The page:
These and other objects come with features and advantages of the invention will become more readily apparent from the following detailed description of the best modes for carrying out the invention when taken in conjunction with the accompanying drawings.
FIG. 1a is an axial view of a prior art constant velocity joint.
FIG. 1b is an axial section of the joint of FIG. 1.
FIG. 2a is an exploded view of the joint of FIG. 1.
FIG. 2b is a cross-section through the assembled joint along line 2 b—2 b according to FIG. 1b.
FIG. 2c is a cross-section through the cage of the joint along line 2 c—2 c according to FIG. 2a.
FIG. 3 is a perspective view of an improved constant velocity joint in accordance with the present invention.
FIG. 4 is an axial view of the constant velocity joint of FIG. 3.
FIG. 5 is a cross-section through the assembled joint along line 3—3 according to FIG. 4.
FIG. 6 is a cross-section through the assembled joint along line 44 according to FIG. 4.
FIG. 7 is a cross-section through the assembled joint.
FIG. 8 is a perspective view of an alternative embodiment of the improved constant velocity joint of tile present invention;
FIG. 9 is a an exploded perspective view of the corresponding section of FIG. 8;
FIG. 10 is a cross section through the assembled joint.
FIG. 11 is an axial view of the improved constant velocity joint of FIG. 8;
FIG. 12 is a cross-section through tile joint along line 12—12 according to FIG. 11.
FIG. 13 is an exploded perspective view of the constant velocity joint of FIG. 8;
FIG. 13 is a cross-section through the joint along line 14—14 according to FIG. 12;
FIG. 15 is a cross-section through the joint along line 15—15 according to FIG. 13; and
FIG. 16 is a block diagram of a method steps of the present invention.
Below, FIGS. 1a and 1 b will be described jointly. They show an annular outer joint part 1 with a cylindrical inner face 4 and outer ball tracks 3, as well as an annular inner joint part 2 with an outer face 9 and inner ball tracks 5. A ball 6 is guided in the associated inner and outer ball tracks 3, 5. The longitudinal section shows the center lines B, C of the outer and inner ball tracks, which center lines B, C extend parallel to the longitudinal axes Aa, Ai, which are positioned in planes extending parallel to the longitudinal axes Aa, Ai, but which form an angle of intersection relative to the respective longitudinal axes Aa, Ai. The balls are held in a ball cage 7 in circumferentially distributed cage windows 10. A base part 14 is connected by a friction weld 13 to the outer joint part 1. The inner joint part 2 comprises an inner aperture 8 for inserting a plug-in shaft.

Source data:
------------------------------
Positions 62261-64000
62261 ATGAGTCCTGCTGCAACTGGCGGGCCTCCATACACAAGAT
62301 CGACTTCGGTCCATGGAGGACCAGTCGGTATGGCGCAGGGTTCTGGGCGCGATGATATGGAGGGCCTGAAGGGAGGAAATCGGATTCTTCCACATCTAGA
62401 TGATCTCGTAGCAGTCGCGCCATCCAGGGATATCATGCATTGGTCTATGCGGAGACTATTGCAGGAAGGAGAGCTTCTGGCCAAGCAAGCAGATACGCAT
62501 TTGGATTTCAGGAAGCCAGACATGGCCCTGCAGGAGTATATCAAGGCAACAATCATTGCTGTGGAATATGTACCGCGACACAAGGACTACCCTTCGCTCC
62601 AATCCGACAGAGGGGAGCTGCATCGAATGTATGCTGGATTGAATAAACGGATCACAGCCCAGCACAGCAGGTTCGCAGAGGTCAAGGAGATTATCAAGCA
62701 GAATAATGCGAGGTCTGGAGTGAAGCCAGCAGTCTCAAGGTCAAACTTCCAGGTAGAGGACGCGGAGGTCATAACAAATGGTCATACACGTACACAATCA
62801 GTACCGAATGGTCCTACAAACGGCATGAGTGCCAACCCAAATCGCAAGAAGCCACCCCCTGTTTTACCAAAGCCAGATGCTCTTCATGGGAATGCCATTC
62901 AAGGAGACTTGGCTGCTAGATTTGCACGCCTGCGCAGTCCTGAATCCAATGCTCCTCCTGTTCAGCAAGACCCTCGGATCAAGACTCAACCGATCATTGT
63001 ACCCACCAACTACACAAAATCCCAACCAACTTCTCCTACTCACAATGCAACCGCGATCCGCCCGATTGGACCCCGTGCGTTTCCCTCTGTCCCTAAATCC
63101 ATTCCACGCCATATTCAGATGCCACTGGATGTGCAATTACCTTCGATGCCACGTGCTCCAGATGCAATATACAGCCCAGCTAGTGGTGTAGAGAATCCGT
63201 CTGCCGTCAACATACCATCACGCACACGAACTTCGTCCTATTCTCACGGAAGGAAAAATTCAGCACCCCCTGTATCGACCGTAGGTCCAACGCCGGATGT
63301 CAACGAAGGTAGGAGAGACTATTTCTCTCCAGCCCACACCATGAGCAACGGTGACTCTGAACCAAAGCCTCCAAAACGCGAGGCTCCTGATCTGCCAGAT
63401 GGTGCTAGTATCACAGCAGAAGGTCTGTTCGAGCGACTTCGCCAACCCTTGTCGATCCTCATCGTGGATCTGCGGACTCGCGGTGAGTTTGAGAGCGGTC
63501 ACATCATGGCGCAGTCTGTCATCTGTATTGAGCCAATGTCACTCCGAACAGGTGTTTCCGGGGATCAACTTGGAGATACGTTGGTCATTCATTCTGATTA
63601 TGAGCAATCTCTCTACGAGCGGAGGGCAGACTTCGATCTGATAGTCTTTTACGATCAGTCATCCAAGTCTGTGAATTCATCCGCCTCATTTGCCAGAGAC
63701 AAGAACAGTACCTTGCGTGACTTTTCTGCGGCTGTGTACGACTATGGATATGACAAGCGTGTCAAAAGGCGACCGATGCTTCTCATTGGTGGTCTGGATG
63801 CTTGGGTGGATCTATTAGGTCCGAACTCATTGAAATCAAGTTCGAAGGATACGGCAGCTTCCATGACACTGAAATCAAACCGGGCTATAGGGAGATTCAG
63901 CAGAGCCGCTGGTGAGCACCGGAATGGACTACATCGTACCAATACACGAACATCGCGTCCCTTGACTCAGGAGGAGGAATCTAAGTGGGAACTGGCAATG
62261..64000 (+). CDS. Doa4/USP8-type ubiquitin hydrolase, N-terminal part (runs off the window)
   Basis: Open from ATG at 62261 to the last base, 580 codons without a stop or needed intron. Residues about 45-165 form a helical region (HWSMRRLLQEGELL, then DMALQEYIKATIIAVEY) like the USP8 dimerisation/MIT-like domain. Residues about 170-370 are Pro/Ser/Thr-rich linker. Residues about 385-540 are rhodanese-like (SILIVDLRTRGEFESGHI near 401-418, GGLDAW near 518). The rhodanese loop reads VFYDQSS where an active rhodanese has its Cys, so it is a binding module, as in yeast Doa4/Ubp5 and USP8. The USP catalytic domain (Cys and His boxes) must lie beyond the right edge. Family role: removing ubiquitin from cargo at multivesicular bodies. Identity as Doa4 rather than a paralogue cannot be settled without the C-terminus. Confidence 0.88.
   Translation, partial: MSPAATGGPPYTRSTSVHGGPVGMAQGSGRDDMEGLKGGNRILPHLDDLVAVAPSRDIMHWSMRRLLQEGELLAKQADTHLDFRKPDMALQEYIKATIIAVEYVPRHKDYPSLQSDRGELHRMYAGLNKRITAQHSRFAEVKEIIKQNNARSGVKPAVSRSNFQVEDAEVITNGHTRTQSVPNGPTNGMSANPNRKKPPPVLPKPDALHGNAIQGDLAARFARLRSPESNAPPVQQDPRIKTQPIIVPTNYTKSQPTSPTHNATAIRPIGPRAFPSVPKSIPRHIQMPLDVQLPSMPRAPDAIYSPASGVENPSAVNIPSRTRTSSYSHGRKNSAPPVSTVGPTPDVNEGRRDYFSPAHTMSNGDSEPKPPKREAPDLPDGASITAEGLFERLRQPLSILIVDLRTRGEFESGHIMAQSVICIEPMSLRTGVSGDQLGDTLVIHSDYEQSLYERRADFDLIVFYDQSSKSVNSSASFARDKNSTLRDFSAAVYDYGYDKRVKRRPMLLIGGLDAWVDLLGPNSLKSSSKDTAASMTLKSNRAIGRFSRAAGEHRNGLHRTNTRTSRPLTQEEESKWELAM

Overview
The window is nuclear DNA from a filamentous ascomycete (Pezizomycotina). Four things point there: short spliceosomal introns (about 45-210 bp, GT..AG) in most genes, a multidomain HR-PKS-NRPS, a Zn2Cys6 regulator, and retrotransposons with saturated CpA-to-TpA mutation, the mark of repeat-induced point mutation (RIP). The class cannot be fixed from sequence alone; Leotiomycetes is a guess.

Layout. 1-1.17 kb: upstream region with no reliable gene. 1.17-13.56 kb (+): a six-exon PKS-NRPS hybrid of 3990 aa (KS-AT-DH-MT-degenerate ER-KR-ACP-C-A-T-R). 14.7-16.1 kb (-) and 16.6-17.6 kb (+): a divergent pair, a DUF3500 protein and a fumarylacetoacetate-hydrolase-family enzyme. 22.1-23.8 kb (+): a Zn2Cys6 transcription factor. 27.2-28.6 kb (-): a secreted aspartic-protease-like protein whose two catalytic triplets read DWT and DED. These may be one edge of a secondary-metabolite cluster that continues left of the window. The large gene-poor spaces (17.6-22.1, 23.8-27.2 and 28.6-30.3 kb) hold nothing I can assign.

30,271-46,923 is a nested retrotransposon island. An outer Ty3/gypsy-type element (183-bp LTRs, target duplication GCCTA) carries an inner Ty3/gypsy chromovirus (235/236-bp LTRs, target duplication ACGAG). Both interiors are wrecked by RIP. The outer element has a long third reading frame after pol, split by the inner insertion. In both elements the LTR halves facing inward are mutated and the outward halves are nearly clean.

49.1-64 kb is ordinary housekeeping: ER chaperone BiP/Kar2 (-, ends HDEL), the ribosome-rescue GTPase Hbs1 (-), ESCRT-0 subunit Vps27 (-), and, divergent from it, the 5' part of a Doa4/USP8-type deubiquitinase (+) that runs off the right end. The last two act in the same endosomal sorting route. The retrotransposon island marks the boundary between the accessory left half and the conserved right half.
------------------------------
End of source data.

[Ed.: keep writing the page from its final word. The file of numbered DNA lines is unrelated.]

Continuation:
The joint shown in FIG. 2a in the form of an inclined exploded view largely corresponds to that shown in FIG. 1. Identical details have been given identical reference numbers. With a total of eight balls 6, the cage 7 comprises four circumferentially distributed cage windows 10 which each receive pairs of balls 6 guided in adjoining parallel ball tracks 3, 5. A joint journal 15 is attached to the base part.
FIGS. 2b and 2 c partly show the details referred to in connection with FIG. 2a in a cross-sectional view through the assembled joint and through the ball cage. Identical details have been given identical reference numbers.
Turning now to FIGS. 3-7 of the drawings, there is shown the improved constant velocity joint of the present invention designated generally by reference numeral 20. In keeping with the invention, one or more of the outer ball tracks 22, the inner ball tracks 24, or the balls 26 are provided with textured surfaces to increase lubrication of the joint and provide increased lubricant distribution capabilities. The textured surfaces may take any form desired limited only by the specific application. For example, such surfaces may comprise dimples or dimple like surfaces similar to a golf ball and may, accordingly, comprise hexagonal, pentagonal, or similar shaped pits provided in the respective surfaces 28, 30, or 32. Still further, as shown, for example, in FIGS. 8-15, the textured surfaces may comprise raised ridges or a network of such ridges having suitable shapes such as hexagonal or pentagonal. In the specific example shown in FIGS. 8-15, the ridges comprise a tubular lattice network of interlocking hexagons and pentagons with rounded edges.
Turning now to FIG. 16 of the drawings, there is described the method of the present invention for providing an improved constant velocity joint. The method comprises providing 40 an outer joint part to be connected to a first drive part, the outer joint part having an inner aperture in which there are formed outer ball tracks. The method further comprises providing 42 an inner joint to be connected to a second drive part, the inner joint part forming an inner hub member which is positioned in the inner aperture of the outer joint part in on which there are formed inner ball tracks. The method further comprises providing 44 torque transmitting balls guided in the outer and inner ball tracks. Still further the method comprises providing 46 a ball cage arranged between the outer joint part and the inner joint part and which comprises circumferentially distributed cage windows in which the balls are held in a common plane. Finally, the method comprises providing 48 a surface texture to one or more of the outer ball tracks, the inner ball tracks, or the balls to increase lubrication of the joint and provide improved joint performance.
While embodiments of the invention have been illustrated and described, it is not intended that these embodiments illustrate and describe all possible forms of the invention. Rather, the words used in the specification are words of description rather than limitation, and it is understood that various changes may be made without departing from the spirit and scope of the invention.
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|US7222426 *||Jan 12, 2004||May 29, 2007||Automotive Components Holdings, Llc||Method of forming a constant velocity joint|
|US8070611||May 13, 2009||Dec 6, 2011||Gkn Driveline North America, Inc.||Plunging cross-track constant velocity joint|
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|U.S. Classification||464/15, 29/898.1, 464/906|
|Cooperative Classification||Y10T29/49702, Y10S464/906, F16D2300/06, F16D2300/10, F16D3/223, F16D2003/22303|
|Sep 24, 2002||AS||Assignment|
|Aug 17, 2007||FPAY||Fee payment|
Year of fee payment: 4
|Sep 21, 2011||FPAY||Fee payment|
Year of fee payment: 8